No one likes a bully. It seems that incidents of bullying, both in person and online, are being reported with greater frequency than before, often with tragic results. On February 22nd we will be observing International Stand-Up to Bullying Day. This is a bi-annual event (will also be observed November 29th) in which participants across twenty-five countries wear pink and sign a pledge to take a public stance against bullying and to support bullying victims. As supporters use International Stand-Up to Bullying Day to create actionable plans to identify, prevent and end bullying, we should also use the day to address another bullying that is not often spoken about – workplace bullying.
The Workplace Bullying Institute (WBI) defines workplace bullying as “repeated, health-harming mistreatment of one or more persons (the targets) by one or more perpetrators”. It is characterized as abusive conduct, such as “threatening, humiliating or intimidating, work interference or verbal abuse”. This behavior in the workplace is far more pervasive than we care to admit, even if it is not labeled as such. Here are some stats on workplace bullying based on the results from WBI’s 2017 Workplace Bullying Survey:
- 61% of Americans are aware of abusive conduct in the workplace
- 19% of Americans are bullied, another 19% witness it
- 61% of bullies are bosses, the majority (63%) operate alone
- 46% report worsening of work relationships, post-Trump election
- 6.4 million Americans are affected by it
- 70% of perpetrators are men; 60% of targets are women
The impact of workplace bullying is felt not only by the targeted employee; it also adversely affects witnesses of the act and the organization. The stress of bullying can manifest into health problems: hypertension (60%), strokes, heart attacks, IBD, colitis, nausea, rapid heartbeat, tremors of the lips, hands, etc. It can also create emotional responses such as fear, guilt, depression, and anxiety. These health issues can cause targeted employees to miss several days of work, have reduced productivity or leave the company due to the issues with the bully. The organization suffers from the loss of a previously productive employee, which can affect their overall bottom line. The resulting turnover also impacts the organization as it must then train new employees. There is also a loss of productivity as they allow a learning curve for the new employee to be brought up to speed. The team dynamics/camaraderie can also be affected as the bully attempts to ice out or isolate the target. Other employees may feel afraid to socialize with the target so that they do not become the next bullying victim.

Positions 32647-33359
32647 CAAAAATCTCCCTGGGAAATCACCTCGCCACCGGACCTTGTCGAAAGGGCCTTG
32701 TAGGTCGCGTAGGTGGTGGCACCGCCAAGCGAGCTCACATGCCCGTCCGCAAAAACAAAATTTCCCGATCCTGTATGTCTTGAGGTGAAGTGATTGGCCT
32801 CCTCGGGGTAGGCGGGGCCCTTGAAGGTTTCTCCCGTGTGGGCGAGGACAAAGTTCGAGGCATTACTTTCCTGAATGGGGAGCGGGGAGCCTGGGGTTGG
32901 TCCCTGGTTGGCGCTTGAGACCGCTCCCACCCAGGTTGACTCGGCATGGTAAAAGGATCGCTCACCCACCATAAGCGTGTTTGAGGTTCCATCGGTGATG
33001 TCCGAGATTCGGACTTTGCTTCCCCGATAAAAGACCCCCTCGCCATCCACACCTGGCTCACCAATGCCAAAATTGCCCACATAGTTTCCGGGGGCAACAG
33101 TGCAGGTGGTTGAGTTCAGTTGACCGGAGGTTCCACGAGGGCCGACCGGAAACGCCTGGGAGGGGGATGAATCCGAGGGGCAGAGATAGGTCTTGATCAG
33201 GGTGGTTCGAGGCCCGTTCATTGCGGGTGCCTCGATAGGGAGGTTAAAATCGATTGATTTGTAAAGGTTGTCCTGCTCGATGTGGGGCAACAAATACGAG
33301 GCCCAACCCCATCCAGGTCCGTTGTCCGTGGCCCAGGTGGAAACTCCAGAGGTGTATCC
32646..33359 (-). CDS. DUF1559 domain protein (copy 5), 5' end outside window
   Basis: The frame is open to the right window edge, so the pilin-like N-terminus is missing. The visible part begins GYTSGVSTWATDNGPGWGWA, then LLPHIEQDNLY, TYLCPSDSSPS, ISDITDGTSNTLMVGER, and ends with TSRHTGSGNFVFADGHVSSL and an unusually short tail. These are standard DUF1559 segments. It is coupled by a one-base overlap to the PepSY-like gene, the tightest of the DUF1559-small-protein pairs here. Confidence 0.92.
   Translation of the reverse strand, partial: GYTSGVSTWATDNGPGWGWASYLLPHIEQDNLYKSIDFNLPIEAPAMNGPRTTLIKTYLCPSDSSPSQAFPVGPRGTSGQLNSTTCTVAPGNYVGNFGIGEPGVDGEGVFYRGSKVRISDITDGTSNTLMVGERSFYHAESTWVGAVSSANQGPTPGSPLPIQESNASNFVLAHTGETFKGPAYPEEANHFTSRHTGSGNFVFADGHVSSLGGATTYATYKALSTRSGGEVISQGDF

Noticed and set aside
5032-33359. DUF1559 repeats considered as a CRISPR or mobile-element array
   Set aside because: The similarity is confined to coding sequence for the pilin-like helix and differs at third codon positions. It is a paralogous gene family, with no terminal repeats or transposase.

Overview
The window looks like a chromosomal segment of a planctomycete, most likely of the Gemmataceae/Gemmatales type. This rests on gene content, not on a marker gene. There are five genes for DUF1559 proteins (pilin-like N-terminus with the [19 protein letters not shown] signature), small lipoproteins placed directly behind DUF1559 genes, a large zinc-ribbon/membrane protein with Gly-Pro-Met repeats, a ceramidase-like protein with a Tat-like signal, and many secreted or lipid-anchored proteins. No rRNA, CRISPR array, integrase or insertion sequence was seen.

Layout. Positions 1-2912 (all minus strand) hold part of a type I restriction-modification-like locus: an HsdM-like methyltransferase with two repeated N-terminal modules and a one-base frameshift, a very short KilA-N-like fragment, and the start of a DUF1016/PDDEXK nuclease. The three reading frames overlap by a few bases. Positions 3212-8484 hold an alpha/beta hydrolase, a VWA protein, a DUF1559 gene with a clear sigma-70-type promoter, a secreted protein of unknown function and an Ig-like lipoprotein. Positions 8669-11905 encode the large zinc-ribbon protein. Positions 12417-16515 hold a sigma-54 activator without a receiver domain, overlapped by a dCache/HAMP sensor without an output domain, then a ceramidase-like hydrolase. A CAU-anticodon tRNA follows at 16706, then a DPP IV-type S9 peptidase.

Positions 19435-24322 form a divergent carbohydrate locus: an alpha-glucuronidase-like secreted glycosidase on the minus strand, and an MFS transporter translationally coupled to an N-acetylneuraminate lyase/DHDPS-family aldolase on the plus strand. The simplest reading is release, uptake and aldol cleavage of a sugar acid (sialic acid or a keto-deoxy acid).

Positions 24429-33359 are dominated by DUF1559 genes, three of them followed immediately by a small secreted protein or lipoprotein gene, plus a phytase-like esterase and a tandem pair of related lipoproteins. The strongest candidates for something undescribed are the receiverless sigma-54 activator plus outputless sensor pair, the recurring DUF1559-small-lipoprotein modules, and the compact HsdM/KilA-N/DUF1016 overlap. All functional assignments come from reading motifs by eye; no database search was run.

Our being aware of workplace bullying isn’t enough; employees, along with management, must become fully engaged in addressing the issues head on to reduce or eliminate incidents of workplace bullying.
- Realize Our Collective Power: Management and employees cannot remain silent. We must bring bullying situations to light, even when the perpetrator is a member of management. While we may think that the bully is well-liked or is above the law, we should realize that when everyone works together, we can each be advocates in the fight against bullying – to identify bullies, to protect the bullied and to intervene and stop bullying behaviors.
- Recognize Enabling Patterns: Identify ways you and your organization may be enabling bullying (ex. too much competition in the office, not addressing reported issues, showing favoritism to certain employees, brushing off inappropriate behavior in the office and in meetings, etc.).
- Open Door: Only 50% of people who see workplace bullying will report it, but 90% of people say that workplace bullying has a negative effect on the entire company culture. Employees may fear to report bullying incidents due to embarrassment or fear of retribution. Offer an anonymous reporting process and implement policies to actively investigate and address reported incidents.
- Zero Tolerance Policies: Develop policies around bullying incidents (how to report, who will investigate and the consequence). Be sure to regularly communicate these policies to your employees. Bullies feel less emboldened when they know there will be strict consequences.
According to the Workplace Bullying Institute, workplace bullying is an epidemic. Only in recent years have state governments attempted to address the issues in the forms of safe work environment bills. Bullying has disastrous impacts on a person’s emotional, physical, psychological and financial health. It also impacts a company’s productivity, employee morale, and bottom line. Organizations have a responsibility to provide a safe work environment for all employees. We must make a commitment to do better and be better. If we see something wrong with an interaction, even if we are not affected, we must say something.